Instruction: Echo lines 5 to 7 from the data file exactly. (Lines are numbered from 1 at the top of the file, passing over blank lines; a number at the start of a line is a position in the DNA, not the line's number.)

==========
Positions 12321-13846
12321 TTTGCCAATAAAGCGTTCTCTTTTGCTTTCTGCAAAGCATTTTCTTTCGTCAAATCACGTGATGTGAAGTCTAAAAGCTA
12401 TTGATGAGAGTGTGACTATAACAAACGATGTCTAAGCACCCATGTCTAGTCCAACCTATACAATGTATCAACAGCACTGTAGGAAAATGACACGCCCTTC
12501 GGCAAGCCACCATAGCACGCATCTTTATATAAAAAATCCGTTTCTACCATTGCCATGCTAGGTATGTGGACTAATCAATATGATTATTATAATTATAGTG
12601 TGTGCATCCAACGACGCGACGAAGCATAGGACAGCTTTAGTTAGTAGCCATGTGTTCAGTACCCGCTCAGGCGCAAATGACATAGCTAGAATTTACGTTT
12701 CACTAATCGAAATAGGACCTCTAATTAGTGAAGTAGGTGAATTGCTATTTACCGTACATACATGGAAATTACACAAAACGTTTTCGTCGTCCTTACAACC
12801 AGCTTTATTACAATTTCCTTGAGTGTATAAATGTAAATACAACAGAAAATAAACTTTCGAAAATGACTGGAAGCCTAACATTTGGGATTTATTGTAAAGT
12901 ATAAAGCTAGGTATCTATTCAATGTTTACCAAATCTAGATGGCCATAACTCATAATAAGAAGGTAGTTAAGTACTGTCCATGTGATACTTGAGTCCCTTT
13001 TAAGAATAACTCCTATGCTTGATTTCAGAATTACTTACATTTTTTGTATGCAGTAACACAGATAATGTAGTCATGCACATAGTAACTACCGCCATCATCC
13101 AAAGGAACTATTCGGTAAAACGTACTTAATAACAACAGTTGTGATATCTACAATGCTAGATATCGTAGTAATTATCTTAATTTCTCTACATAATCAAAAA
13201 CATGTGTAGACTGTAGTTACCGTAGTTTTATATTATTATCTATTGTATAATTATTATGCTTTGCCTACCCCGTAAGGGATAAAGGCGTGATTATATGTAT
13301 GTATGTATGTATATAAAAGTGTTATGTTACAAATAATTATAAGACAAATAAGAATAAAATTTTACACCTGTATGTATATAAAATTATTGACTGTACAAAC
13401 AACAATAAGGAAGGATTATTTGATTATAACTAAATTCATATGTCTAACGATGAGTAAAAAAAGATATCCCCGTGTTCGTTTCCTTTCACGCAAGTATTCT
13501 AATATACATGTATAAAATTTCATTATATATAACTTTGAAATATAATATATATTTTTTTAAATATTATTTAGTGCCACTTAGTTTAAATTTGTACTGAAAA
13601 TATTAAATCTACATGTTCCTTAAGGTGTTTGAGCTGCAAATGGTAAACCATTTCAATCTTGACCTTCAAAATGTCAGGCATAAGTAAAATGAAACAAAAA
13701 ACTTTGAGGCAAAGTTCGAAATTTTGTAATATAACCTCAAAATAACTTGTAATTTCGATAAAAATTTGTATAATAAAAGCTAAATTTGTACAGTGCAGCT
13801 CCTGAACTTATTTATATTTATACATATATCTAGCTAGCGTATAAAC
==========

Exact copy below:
12601 TGTGCATCCAACGACGCGACGAAGCATAGGACAGCTTTAGTTAGTAGCCATGTGTTCAGTACCCGCTCAGGCGCAAATGACATAGCTAGAATTTACGTTT
12701 CACTAATCGAAATAGGACCTCTAATTAGTGAAGTAGGTGAATTGCTATTTACCGTACATACATGGAAATTACACAAAACGTTTTCGTCGTCCTTACAACC
12801 AGCTTTATTACAATTTCCTTGAGTGTATAAATGTAAATACAACAGAAAATAAACTTTCGAAAATGACTGGAAGCCTAACATTTGGGATTTATTGTAAAGT